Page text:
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17 July 2008

I sat in sap. Help. [More:]

My favorite shorts have a sap stain on the left butt cheek. They've been through the washer and dryer, and although it's better, the stain is still there. It's not discolored -- just makes the shorts look wet. Sort of has the texture of dried super glue.

Any advice? (The shorts are 30% cotton and 70% nylon, if that helps.)
I know when it's fresh, nail polish remover can help. After the washer and dryer, though, I'm not sure if it will work.
posted by Specklet 17 July | 15:04
It really is dried glue. Applied heat should make the resin run again, at which point, you might be able to wick it away. If the shorts can be washed in hot water, try letting them soak in boiling water. The sap should run and float to the top (you may have to stir with something heat resistant). If the pants can't take that kind of heat all over, maybe try a hot hair drier held an inch or two from the spot, then dab with a disposable cloth.
To the tune of "The Sign":

I sat in sap
And I can't clean off this crap
I sat in sap

Nothing seems to do the trick
Got a stain on my butt that don't belong
posted by Atom Eyes 17 July | 15:35
Sap that I sat in,
Nearly reaching my end ...
posted by dhartung 17 July | 17:32
Such is the sap that kisses your ass
A quote stolen from your colon
Says this too shall pass.

i linked stain removal pages here before but it bet they are googlable.
posted by ethylene 17 July | 17:41
If, as IRFH suggests, heating it will make the sap treatable, and if the shorts can take some heat, there's a simple method that might work: you lay absorbent cloth (thick layers of paper towel would work, even) on each side of the stain and gently move a warm iron over the affected area. I've used that to remove wax and, once, glue, but never had to try it with sap. It might work.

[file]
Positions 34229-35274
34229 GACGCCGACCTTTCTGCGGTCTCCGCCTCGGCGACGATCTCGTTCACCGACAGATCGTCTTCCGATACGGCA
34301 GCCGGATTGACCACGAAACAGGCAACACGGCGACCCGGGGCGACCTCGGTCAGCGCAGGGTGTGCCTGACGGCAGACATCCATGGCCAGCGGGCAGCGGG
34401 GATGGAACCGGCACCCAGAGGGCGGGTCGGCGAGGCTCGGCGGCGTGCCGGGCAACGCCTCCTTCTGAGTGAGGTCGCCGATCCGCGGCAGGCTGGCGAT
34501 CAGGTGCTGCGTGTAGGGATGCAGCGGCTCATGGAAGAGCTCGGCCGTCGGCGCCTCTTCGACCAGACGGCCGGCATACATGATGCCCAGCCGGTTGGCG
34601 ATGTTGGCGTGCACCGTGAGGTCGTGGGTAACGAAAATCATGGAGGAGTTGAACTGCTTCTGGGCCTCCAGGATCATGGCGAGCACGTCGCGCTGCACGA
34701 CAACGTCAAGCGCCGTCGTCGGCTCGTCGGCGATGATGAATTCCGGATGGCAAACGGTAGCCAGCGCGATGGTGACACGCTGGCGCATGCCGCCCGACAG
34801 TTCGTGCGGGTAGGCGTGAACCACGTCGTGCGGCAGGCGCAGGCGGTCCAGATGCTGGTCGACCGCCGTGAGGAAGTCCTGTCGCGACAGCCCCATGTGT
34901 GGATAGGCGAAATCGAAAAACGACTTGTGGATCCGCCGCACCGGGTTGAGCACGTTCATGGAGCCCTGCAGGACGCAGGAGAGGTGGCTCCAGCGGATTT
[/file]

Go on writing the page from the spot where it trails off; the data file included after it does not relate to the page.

*I am not a laundress.
posted by Elsa 17 July | 17:53
posted by quonsar 17 July | 18:02
I'm also not a laundress. And I can't vouch for the material or the chemical affect of laundry detergent. But I do know that many saps and resins are used as common glues, that they are prepared in their most basic form by simple heating, and that untreated, they can be reheated back into liquid form almost indefinitely.
Yeah, IRFH, I didn't mean to impugn your advice. (Oh, no, an impugning!) Heating it seems like a sensible way to attack sap, and I wish I'd thought of it when I got sap on my favorite linen skirt. (I was crouched around an enormous pine tree showing an enormous colony of spiders to, er, an enormous colony of children. They --- the children, not the spiders --- loved it. It was worth getting sap all over my favorite skirt.)

I typed up my comment, realized I sounded quite certain, so I added the oh-so-comic "if"s to clarify, without realizing it sounded like "Harrumph, IF the gentleman knows what he's talking about..." My, as the youngsters say, bad.

My dear sir, I would never harrumph at you.

[Am totally picturing IRFH in a laundress' mobcap, a washtub and scrubboard at hand.]
posted by Elsa 17 July | 18:40
"I sat in sap."

Ooh, sticky buns!
posted by Ardiril 17 July | 19:05
At no moment did I feel impugned. You just reminded me that I should qualify that my answer was based on knowledge of the properties of sap, not cotton/nylon blends. Although I do wash a mean load of laundry now and again.
Few things to try, now, thanks!

*runs from quonsar*
posted by mudpuppie 17 July | 20:43
[Am totally picturing IRFH in a laundress' mobcap, a washtub and scrubboard at hand.]

Dame Washalot, up the Faraway Tree.
posted by goo 18 July | 12:56
Bizarre dreams.... || I just picked up a good book: